SELMA, Ore. – Kristy McMahan was swimming with her kids in the Illinois River when some feeling told her to go home.
When she got there, fire was bearing down on her house. She managed to get three horses out of the burning corral and into a trailer, round up four dogs and three burned cats, turn loose her neighbor’s horse, and call her husband, Matt, at the tire store in Grants Pass where he works.
“Skyler said, ‘Dad, come home quick, there’s fire on both sides of the road,’ then the phone went dead,” Kristy McMahan said Saturday as she watered her horses, corralled at Lake Selmac Park alongside the tents of nearly 1,000 firefighters battling the Deer Creek fire. “We had maybe 15 minutes. It was a do-or-die situation.”
She loaded the kids in the pickup and hauled the trailer filled with animals down the drive with brush and trees burning on both sides.
The fire started Thursday afternoon in grass next to a vineyard, then raced across Deer Creek Road and destroyed four scattered homes sharing the same driveway with the McMahans. The cause remains under investigation. One newly built home on the driveway survived. A fifth home a few miles away burned Friday.
More than 100 scattered homes were threatened at one point, but none remained in danger, authorities said.
By Saturday, firefighters had lines dug around the entire perimeter of the blaze. But they considered the fire only 40 percent contained as it continued burning on the northwest flank.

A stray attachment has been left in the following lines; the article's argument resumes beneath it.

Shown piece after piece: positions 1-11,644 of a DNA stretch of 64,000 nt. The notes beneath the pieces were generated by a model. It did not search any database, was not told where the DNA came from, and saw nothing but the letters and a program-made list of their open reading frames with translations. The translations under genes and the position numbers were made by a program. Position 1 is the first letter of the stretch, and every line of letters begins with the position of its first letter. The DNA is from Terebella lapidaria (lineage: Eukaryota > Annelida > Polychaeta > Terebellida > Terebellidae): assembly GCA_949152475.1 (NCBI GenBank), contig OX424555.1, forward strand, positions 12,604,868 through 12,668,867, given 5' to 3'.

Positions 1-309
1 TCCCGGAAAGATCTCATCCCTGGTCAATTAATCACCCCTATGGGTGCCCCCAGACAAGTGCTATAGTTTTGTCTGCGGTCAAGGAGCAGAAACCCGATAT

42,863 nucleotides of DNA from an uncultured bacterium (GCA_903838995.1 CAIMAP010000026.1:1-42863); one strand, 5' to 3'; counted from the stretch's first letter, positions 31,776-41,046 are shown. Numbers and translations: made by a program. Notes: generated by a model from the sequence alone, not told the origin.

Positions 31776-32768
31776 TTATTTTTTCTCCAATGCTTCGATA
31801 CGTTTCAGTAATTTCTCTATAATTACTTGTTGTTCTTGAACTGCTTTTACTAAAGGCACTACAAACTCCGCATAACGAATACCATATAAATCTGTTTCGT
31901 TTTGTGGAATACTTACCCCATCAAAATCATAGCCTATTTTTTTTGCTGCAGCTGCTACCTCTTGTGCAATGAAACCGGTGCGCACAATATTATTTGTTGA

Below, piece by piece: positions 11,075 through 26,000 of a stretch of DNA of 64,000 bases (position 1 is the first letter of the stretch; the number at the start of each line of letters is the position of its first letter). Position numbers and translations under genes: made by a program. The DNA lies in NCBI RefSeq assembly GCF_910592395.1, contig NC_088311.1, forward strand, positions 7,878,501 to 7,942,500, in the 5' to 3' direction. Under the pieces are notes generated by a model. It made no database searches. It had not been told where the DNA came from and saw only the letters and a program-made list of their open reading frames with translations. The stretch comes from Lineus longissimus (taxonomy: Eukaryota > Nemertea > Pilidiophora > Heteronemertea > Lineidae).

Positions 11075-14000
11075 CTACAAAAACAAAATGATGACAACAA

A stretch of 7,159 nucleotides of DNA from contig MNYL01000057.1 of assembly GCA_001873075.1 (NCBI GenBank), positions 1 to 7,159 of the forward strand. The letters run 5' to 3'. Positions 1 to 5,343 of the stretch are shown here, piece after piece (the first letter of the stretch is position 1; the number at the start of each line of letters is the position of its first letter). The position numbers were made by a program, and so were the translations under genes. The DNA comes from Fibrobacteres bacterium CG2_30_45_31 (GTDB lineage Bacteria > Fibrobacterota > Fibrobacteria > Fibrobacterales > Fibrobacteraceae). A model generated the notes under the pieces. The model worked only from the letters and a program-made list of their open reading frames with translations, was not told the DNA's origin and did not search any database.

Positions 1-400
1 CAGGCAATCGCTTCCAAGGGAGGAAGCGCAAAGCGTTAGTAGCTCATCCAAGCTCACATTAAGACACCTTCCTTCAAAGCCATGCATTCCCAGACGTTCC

Early estimates put the fire at 2,000 acres. But infrared aerial mapping Friday night put it at 1,636 acres, said Oregon Department of Forestry spokesman Chris Friend.
Residents of about 40 homes on Davis Creek and Indian Creek outside the western fire perimeter, evacuated since Thursday, were allowed back to their homes Saturday afternoon. No other homes were under evacuation.
Firefighters on Friday found about 100 marijuana plants growing at an evacuated home on Crooks Creek, said Josephine County Undersheriff Brian Anderson. Deputies cut the plants down, but left some on the property after finding a permit for medical marijuana.
By Saturday, the McMahan family was able to look at what was left of their home and 10 acres covered with madrona, Douglas fir, and incense cedar.
The brick shell of the house still stood, as did a chicken coop and the horse corral, but the contents of the house were reduced to ashes and twisted metal heaped in the basement.
“This was my front door,” Kristy McMahan said, peering in the empty frame. “That was the kids’ room. That was the mattress from their bunk bed.”
“This was my kitchen,” she said looking in a back window, the aluminum frame and glass melted in globs on the brick sill.
The McMahans had moved to Selma last December from Sumner, Wash. While her husband worked, Kristy McMahan made three trips hauling their belongings here. She built fences, thinned trees, and was getting ready to paint the trim.
“To have it all burn down, that’s hard to swallow,” she said.
She had fallen in love with rural southwestern Oregon while driving through in 2000. Two years later, the Biscuit fire burned 500,000 acres in the nearby Siskiyou National Forest, but spared Selma. When living in Washington, a gas pipeline had exploded near their home, but wildfire was not a problem. When a new tire store opened in nearby Grants Pass, they decided to move.
“I truly believe everything happens for a reason, but it’s really hard to figure out what this reason will be,” Kristy McMahan said while caring for her horses.
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